However, as I stated above, the prosperity of the shipbuilding segment alone does not suffice. Major shipbuilders have to cooperate more closely with the government and their smaller partners in order to accelerate the growth of the equipment industry. Long-term and autonomous technological development will be the most important factors during this time. At present, the technological independence ratio of Korea’s shipbuilding equipment industry stands at just 60%, with the figure falling to below 30% when equipment for offshore plants is taken into consideration. Industry participants need to decrease their reliance on imported technologies and equipment rather than blindly following shippers’ demands. Leading shipbuilders should also set out to persuade international shippers and support Korean entities’ activities in international organizations in this context. At the same time, they should provide technical support to small and mid-size shipbuilders, not limiting their assistance to short-term financial gains. Smaller enterprises have their own merits and strong points in certain vessel types. As a result, large shipbuilders must help them maximize their comparative advantage and encourage them to work on new and innovative technologies.
The shipping industry must also seek new growth opportunities. In order for Korea to take a bigger portion of maritime transportation profits, which totaled US$38.5 billion as of the end of 2012, there have to be a larger number of local shippers. Approximately 20% to 30% of this total is currently paid to foreign shippers as charter fees, meaning that Korean companies are not being compensated that much for labor.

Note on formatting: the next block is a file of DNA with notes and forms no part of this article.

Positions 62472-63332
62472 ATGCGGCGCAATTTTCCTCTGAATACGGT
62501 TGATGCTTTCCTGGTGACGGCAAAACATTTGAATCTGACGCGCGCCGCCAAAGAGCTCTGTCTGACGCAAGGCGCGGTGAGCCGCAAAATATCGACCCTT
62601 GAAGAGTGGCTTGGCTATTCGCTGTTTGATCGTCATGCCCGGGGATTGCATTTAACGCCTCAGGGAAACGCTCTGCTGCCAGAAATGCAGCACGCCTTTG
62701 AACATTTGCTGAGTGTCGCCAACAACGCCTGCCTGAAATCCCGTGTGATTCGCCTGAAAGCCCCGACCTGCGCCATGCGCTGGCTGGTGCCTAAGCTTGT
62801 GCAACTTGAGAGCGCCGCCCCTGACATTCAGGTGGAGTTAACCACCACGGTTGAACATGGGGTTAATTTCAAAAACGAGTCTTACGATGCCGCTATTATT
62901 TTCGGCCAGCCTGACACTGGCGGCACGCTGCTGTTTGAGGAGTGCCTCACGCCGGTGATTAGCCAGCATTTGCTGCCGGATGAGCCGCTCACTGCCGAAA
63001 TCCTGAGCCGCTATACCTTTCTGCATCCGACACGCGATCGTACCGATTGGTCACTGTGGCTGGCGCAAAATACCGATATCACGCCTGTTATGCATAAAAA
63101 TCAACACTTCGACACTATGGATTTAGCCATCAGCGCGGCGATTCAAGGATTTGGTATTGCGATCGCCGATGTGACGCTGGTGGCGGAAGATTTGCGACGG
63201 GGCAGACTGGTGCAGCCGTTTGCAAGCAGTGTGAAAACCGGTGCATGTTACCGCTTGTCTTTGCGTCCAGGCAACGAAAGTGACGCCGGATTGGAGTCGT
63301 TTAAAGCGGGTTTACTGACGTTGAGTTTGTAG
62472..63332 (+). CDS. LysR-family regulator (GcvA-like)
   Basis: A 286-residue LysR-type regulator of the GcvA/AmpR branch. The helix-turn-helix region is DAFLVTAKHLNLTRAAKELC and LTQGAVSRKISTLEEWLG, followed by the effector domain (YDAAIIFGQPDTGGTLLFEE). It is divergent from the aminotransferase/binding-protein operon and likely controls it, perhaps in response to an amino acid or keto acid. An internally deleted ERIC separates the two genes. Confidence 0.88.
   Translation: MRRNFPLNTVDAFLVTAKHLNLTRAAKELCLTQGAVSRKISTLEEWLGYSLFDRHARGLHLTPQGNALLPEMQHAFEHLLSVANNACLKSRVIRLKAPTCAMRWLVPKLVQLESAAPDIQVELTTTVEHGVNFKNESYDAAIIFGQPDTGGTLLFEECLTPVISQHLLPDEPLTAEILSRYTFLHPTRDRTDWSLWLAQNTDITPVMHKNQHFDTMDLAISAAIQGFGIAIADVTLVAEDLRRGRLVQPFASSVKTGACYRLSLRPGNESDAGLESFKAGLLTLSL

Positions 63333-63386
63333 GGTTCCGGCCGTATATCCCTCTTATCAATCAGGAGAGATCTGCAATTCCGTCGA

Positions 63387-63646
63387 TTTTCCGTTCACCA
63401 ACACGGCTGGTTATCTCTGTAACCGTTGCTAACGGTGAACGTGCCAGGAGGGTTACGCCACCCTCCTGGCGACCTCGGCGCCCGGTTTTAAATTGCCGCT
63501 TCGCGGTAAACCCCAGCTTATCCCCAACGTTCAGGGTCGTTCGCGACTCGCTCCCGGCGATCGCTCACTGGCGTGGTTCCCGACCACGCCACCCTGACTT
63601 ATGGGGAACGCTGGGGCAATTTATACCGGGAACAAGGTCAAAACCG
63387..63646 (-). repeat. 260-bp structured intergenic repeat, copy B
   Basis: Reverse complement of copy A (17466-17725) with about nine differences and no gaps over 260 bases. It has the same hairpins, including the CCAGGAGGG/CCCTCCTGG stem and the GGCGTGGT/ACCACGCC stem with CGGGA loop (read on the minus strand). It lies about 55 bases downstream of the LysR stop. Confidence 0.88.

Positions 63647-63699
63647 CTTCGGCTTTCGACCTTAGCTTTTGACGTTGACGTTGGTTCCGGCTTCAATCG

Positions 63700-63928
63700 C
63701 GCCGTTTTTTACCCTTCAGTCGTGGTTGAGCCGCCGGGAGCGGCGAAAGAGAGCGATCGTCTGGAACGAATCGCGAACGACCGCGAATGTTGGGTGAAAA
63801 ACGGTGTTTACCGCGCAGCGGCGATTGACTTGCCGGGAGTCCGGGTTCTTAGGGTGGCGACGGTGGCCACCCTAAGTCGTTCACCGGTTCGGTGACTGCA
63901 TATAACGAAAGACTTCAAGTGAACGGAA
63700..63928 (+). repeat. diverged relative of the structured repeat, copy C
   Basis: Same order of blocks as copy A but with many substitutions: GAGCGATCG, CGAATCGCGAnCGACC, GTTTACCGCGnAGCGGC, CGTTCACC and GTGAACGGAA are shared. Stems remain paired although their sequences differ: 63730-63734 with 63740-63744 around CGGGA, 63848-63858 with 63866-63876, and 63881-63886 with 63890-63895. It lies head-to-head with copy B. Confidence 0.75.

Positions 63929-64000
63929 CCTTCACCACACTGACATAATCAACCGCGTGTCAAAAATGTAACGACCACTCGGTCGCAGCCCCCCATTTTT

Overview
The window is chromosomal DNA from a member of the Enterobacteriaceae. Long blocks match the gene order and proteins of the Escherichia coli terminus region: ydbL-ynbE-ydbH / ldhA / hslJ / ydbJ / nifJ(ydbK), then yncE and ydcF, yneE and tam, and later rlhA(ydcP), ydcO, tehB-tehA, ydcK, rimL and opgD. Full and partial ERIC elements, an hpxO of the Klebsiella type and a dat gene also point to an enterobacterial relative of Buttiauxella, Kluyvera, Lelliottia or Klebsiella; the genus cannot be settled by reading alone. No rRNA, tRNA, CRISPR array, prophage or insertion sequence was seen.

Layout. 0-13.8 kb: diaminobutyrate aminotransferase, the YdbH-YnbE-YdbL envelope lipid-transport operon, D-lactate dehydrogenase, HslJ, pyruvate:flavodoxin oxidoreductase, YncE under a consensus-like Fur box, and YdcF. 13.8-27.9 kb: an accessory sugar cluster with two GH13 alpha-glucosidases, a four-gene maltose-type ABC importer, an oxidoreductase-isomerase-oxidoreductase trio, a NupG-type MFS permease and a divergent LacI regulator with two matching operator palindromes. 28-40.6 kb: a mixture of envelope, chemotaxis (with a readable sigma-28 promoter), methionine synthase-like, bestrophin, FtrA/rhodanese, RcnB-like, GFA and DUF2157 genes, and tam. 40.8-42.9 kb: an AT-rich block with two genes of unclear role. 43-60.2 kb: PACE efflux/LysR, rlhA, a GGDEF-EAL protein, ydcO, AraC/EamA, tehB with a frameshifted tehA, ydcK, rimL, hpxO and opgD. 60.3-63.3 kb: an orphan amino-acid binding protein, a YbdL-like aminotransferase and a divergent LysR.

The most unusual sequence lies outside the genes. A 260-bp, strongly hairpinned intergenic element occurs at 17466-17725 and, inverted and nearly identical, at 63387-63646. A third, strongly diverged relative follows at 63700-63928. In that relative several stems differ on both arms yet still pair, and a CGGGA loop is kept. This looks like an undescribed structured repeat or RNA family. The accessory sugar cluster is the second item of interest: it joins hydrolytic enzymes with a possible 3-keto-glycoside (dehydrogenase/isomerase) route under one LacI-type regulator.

Another critical factor for the development and advancement of Korea’s shipbuilding and marine industry is ship financing. It appears that Korean banks are concentrating on growing nowadays, yet I believe portfolio expansion is more important. Their European counterparts, which account for 70% of the global ship financing sector, are earning massive profits from direct and indirect investment, and insurance sales, etc. Asian banks, including those from Japan, are also focusing on the sector’s huge potential.
The marine and shipbuilding sector has fulfilled its role as a backbone industry of Korea. However, for it to further prosper in the future, the government, industry and academia must make dedicated and coordinated efforts. Let’s say there is a restaurant that is famous for its cold noodles. What if it changes its main dish to pasta, saying that cold noodles are old-fashioned? The answer is obvious. It could catch neither. I hope that Korea’s marine and shipbuilding industry does not make a similar foolish mistake.